Deportation: Know Your Rights

President Donald Trump, after taking office in January 2017, issued a series of executive orders targeting immigrants and refugees.

Elected and community leaders gathered Jan. 25 to denounce Trump order to build a wall and strip funding from sanctuary cities

Federal courts quickly blocked his ban on people from six majority Muslim countries, his suspension of refugee resettlement and his attempt to withhold federal grants from jurisdictions that refuse to collaborate with Immigration and Customs Enforcement.

But Trump succeeded in slashing resettlement from 100,000 a year to 50,000, ramping up deportation of people previously protected under the Deferred Action for Childhood Arrivals, and tighten restrictions on asylum-seekers and unaccompanied minors.

Meanwhile reports of hate crimes are on the rise, most strikingly against people who appear to be Arab or Muslim. In Oregon, authorities fielded reports of immigration officers arresting undocumented defendants at county courts. Rumors spread of agents waiting for undocumented parents at their children's schools. And social service providers saw a sharp uptick in the number of clients failing to show up for appointments and those refusing services altogether.

Local Programs & Workshops

In response, Multnomah County commissioners, the City of Portland and Oregon Gov. Kate Brown reiterated support of a state law (Oregon Revised Statute 181A.820) that prohibits local law enforcement from detaining a person whose only offense is being in the country without proper documentation, or from proactively helping federal agents in enforcing immigration laws.

Multnomah County’s Board of Commissioners voted in March 2017 to invest $100,000 in rapid-response immigration legal services. The funds were shared between the new Immigration Legal Project at Metropolitan Public Defender Services and the Portland Ready Coalition, coordinated by Causa.

  • Immigration Legal Project, contact Alex Bassos at abassos@mpdlaw.com

  • Portland Ready Coalition, contact Andrea Williams at andrea@causaoregon.org

The Immigrant Protection Project team from metropolitan Public Defender Services.

American Immigration Lawyers Association - Oregon has launched this resource page with upcoming education events in partnership with community nonprofits.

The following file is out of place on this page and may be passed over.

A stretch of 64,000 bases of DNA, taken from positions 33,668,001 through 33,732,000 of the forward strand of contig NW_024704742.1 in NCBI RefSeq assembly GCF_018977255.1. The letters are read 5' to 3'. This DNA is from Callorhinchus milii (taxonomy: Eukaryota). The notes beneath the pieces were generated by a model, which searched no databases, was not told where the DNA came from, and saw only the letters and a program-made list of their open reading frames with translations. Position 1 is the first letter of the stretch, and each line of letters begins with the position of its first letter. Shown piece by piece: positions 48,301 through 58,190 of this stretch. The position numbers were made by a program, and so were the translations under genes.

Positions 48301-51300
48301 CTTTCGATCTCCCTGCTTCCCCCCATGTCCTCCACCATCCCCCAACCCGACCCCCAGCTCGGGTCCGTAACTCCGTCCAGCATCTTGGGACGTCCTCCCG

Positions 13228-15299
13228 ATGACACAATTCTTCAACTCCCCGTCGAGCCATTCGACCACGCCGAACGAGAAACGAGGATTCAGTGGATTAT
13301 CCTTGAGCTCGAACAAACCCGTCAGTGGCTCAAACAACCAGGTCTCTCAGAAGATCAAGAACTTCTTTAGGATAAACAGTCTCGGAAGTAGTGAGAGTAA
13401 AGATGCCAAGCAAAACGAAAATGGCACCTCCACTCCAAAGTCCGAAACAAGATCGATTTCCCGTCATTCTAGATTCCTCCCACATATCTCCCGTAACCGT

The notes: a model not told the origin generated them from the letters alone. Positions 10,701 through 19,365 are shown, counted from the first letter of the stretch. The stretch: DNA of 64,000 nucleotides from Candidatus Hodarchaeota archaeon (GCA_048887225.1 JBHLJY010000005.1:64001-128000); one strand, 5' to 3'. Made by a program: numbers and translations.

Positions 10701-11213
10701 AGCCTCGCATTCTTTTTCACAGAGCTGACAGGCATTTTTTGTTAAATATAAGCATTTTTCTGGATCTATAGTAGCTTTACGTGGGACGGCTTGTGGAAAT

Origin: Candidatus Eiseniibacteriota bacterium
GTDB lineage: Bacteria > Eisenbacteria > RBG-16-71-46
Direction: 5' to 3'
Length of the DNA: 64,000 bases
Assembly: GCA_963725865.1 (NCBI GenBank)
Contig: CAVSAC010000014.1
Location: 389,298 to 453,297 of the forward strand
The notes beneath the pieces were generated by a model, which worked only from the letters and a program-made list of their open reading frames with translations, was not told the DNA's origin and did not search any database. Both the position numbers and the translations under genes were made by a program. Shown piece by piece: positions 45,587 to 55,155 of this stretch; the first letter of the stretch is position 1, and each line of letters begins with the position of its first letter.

Know Your Rights workshops are offered at Multnomah County Library branches in partnership with AILA Oregon.

Oregon Immigration Resource is a regional site, hosted by the advocacy group Causa, maintains pages on upcoming workshops, updates on deportations and ICE activity, resources on how to protect your family, prevent fraud, and on document preparation.

Voz Hispana Cambio Comunitario, based in Woodburn, offers community support and events across northwestern Oregon.

El Programa Hispano Católico is coordinating local workshops for education communities and services providers about risks and rights.

 

Deportation 101

Adults facing deportation proceedings don't have a Sixth Amendment right to a lawyer at government expense. So Oregon immigration lawyers and advocates came together through the Innovation Law Lab to put out some great resources. Check out this deportation primer for Spanish-speaking residents. Big takeaways:

  • Do not miss court! Failure to appear means you can get deported without further action.

  • You have a right to at least one case postponement.

  • Make sure to notify the court and the local Citizenship and Immigration office if you move to be sure any mail is sent to the proper address.

  • You have the right to apply for asylum if you fear persecution or torture in returning home.

  • You have the right to apply for protection from deportation under the United States Convention Against Torture even if you are ineligible for asylum.

 

Immigration Legal Service Providers

AILA Oregon: The Oregon Chapter of the American Immigration Lawyers Association is a network of licensed attorneys with an understanding of the complexities of immigration law.

SOAR immigration legal services: Sponsors Organized to Assist Refugees offers low-cost immigration representation and education to low-income families.

ICS: Immigration Counseling Services is a nonprofit law firm offering lower-cost immigration legal services and education.

Catholic Charities: This nonprofit's Immigration Legal Services office offers low-cost immigration representation to low-income immigrant and refugee families, and coordinates workshops across the state.

Immigrant Law Group: This Portland law firm hosts a resource page and volunteers at workshops.

Northwest Immigrant Rights Project: This Washington-based nonprofit offers legal representation to low-income detainees at the Northwest Detention Center, a regional immigration detention facility in Tacoma.

Andrea Williams, executive director of Causa, called for unity in the years of Trump
 

Deportation Guides

Oregon Law Center: together with Latino Network, the nonprofit legal provider published this Guía para familias en riesgo de deportación (Guide for Families at Risk of Deportation) in early 2017.

The ACLU: The San Diego office of this national advocacy group has published a guide on Deportation Preparedness and in Spanish, Guía para Prepararte en caso de Deportación, for families in which parents risk being deported and separated from their children.

Appleseed Network: The deportation resource page includes Spanish-language videos, and English-language manuals on child custody, assets, insurance, property and more.

 

Other Resources

Northwest Immigrants Rights Project: This Washington-based nonprofit provides know-your-rights materials including information on sanctuary jurisdictions, immigration raids and workplace safety.

Latino Network: This nonprofit based in Portland, maintains a resource page includes crisis planning toolkit, financial safety checklist, ICE raid toolkit, and a referral list for immigration attorneys.